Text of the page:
nos-trum. pronunciation: \nos'-trum\. noun. Etymology: Latin, neuter of noster our, ours.
1. a medicine of secret composition recommended by its preparer but usually without scientific proof of its effectiveness.
2. a usually questionable remedy or scheme.
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Saturday, August 14, 2010

Serving A Cholesterol Pill With Your Burger

Researchers in Britain suggest that a low-dose statin be offered to people who buy high-fat fast foods.

The idea is to have little packets of cholesterol-lowering drugs (called "statins") available along with the salt and ketchup packets. (See the WSJ Health blog, Aug 13)

There are several flaws to this thinking.  First, statins work over a period of many weeks.  They are not drugs that act immediately.  To counteract a single fast-food purchase, you would have to be on the drug for a couple of months--daily--ahead of time.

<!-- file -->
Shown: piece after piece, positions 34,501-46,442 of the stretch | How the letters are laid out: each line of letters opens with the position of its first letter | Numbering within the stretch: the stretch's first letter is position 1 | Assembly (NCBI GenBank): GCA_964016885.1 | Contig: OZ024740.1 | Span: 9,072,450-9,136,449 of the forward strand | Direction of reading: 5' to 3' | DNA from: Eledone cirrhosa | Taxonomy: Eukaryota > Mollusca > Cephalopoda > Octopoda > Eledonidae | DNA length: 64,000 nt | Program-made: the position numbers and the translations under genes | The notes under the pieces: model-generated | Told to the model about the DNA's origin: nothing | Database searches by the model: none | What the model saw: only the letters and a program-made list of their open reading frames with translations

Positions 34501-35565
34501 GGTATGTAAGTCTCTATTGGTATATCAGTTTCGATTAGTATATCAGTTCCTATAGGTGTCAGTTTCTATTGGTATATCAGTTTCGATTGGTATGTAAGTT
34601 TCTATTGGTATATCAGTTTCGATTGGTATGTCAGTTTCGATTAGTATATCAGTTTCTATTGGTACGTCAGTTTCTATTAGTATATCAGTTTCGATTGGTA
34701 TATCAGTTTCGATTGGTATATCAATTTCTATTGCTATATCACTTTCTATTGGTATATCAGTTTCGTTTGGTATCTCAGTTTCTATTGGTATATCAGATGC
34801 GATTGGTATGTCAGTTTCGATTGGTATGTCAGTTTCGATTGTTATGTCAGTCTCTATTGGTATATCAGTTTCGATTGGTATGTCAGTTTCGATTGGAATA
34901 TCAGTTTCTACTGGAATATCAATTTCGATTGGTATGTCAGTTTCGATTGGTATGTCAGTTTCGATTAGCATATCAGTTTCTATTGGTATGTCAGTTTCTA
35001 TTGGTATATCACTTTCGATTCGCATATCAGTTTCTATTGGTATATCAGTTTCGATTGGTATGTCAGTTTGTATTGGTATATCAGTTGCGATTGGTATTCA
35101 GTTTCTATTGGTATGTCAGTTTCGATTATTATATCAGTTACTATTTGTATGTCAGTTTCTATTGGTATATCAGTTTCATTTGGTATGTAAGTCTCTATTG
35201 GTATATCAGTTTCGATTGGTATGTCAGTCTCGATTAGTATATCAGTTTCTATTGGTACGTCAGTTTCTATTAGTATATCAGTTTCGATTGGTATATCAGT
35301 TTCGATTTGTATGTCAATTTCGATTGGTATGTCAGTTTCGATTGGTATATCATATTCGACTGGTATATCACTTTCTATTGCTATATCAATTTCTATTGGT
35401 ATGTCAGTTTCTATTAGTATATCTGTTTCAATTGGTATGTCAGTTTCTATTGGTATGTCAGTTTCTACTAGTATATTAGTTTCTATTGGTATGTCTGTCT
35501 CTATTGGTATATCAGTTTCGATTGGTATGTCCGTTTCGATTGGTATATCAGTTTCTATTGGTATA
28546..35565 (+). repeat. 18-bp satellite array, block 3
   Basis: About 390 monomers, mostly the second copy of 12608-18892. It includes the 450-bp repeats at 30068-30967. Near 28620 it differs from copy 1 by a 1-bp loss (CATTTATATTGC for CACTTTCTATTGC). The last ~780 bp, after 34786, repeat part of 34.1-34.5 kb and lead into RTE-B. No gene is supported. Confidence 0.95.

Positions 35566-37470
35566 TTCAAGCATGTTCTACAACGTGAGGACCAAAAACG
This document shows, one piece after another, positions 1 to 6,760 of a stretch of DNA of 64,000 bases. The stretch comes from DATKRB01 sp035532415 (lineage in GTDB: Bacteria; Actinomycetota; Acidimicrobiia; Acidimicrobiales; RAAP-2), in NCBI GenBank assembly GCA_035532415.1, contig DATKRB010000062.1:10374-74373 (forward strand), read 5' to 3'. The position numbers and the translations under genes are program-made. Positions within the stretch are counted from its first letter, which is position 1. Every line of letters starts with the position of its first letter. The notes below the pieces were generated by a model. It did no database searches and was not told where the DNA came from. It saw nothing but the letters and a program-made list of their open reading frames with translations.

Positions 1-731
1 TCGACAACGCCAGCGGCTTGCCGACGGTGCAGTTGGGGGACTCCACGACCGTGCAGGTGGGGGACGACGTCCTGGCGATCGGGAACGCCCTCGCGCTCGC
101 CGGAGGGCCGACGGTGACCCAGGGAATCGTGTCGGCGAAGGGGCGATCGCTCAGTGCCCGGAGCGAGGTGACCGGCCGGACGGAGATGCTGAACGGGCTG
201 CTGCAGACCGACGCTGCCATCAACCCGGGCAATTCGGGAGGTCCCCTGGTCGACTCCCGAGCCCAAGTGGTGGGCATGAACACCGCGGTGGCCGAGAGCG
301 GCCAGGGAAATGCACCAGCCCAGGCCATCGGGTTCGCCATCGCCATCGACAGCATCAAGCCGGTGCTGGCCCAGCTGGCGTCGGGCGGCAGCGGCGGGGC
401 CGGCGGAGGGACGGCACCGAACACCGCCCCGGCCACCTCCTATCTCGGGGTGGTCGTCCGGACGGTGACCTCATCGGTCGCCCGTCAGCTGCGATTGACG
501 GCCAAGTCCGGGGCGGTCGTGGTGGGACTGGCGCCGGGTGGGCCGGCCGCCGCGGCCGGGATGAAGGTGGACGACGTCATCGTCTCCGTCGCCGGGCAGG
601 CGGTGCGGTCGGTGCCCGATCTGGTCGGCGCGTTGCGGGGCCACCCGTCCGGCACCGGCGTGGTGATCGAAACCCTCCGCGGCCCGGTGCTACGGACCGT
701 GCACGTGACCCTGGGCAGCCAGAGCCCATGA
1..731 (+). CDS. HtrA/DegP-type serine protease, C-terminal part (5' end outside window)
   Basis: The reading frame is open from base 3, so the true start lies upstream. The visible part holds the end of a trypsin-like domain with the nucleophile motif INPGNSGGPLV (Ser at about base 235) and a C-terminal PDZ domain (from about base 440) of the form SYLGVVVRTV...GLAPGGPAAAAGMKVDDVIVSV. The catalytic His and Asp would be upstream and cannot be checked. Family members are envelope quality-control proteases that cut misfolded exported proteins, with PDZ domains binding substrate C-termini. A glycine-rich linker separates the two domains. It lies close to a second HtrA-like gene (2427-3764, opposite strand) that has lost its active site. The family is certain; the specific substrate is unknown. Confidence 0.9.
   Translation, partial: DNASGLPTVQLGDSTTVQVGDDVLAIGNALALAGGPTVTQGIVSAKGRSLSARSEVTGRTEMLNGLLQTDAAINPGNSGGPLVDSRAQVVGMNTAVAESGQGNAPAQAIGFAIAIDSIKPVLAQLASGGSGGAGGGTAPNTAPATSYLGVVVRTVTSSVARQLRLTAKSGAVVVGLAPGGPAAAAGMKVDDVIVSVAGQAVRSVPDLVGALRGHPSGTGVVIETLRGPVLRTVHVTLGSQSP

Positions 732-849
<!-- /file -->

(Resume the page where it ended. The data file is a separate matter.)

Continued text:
Second, statins act variably on different types of cholesterol and fats in our bloodstream.  While one drug may lower your LDL-C (the bad cholesterol), it may have no effect on the high triglycerides you get from eating that Double Whopper or Pan-style pizza...after you've been on the drug for a while, of course.

Third, in the UK people can buy low-dose statins without a prescription.  But it's not clear that taking a low dose does very much to reduce risk.  The therapeutic dose for an individual with a lipid problem has to be individualized through monitoring and dose a physician or other trained medic.

Fourth, statins have side effects and adverse reactions.  Not everybody can take them.  To offer them in a restaurant without follow-up could lead to harmful consequences.

And Lastly, I've got a problem with treating behavioral health problems with drugs.  If we had a pill that could remove the cancer-causing effect from cigarettes, would we then say it's healthy to smoke?  What about the emphysema and bronchitis?

In my opinion, treating poor eating habits with drugs deals with unhealthy behavior by sweeping it under the rug.  It would only encourage people to buy two Double Whoppers...double the flavor, double the hazard.  But wait, then we could take TWO pills.

This is bad medical practice.

Doc D

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